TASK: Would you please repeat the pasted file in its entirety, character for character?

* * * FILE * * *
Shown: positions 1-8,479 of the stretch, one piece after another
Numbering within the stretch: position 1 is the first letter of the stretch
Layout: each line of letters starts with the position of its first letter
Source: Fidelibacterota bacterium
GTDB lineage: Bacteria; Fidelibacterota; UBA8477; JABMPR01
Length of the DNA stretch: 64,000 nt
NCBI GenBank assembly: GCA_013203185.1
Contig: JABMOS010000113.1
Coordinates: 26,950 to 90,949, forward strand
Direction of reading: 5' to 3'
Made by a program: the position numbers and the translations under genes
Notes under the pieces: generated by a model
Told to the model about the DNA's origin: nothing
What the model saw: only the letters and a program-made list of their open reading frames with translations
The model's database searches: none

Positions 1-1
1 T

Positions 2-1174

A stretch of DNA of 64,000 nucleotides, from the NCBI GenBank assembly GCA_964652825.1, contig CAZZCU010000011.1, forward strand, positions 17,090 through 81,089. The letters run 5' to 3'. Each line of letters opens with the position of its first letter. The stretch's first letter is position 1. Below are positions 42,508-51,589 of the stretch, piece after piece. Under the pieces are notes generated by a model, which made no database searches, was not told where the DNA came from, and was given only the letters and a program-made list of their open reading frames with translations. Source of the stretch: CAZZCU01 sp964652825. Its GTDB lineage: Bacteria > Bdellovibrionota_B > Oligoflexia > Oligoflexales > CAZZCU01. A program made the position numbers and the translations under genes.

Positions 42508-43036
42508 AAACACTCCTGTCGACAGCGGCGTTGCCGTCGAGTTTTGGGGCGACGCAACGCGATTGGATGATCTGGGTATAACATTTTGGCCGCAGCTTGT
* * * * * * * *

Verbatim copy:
Shown: positions 1-8,479 of the stretch, one piece after another
Numbering within the stretch: position 1 is the first letter of the stretch
Layout: each line of letters starts with the position of its first letter
Source: Fidelibacterota bacterium
GTDB lineage: Bacteria; Fidelibacterota; UBA8477; JABMPR01
Length of the DNA stretch: 64,000 nt
NCBI GenBank assembly: GCA_013203185.1
Contig: JABMOS010000113.1
Coordinates: 26,950 to 90,949, forward strand
Direction of reading: 5' to 3'
Made by a program: the position numbers and the translations under genes
Notes under the pieces: generated by a model
Told to the model about the DNA's origin: nothing
What the model saw: only the letters and a program-made list of their open reading frames with translations
The model's database searches: none

Positions 1-1
1 T

Positions 2-1174

A stretch of DNA of 64,000 nucleotides, from the NCBI GenBank assembly GCA_964652825.1, contig CAZZCU010000011.1, forward strand, positions 17,090 through 81,089. The letters run 5' to 3'. Each line of letters opens with the position of its first letter. The stretch's first letter is position 1. Below are positions 42,508-51,589 of the stretch, piece after piece. Under the pieces are notes generated by a model, which made no database searches, was not told where the DNA came from, and was given only the letters and a program-made list of their open reading frames with translations. Source of the stretch: CAZZCU01 sp964652825. Its GTDB lineage: Bacteria > Bdellovibrionota_B > Oligoflexia > Oligoflexales > CAZZCU01. A program made the position numbers and the translations under genes.

Positions 42508-43036
42508 AAACACTCCTGTCGACAGCGGCGTTGCCGTCGAGTTTTGGGGCGACGCAACGCGATTGGATGATCTGGGTATAACATTTTGGCCGCAGCTTGT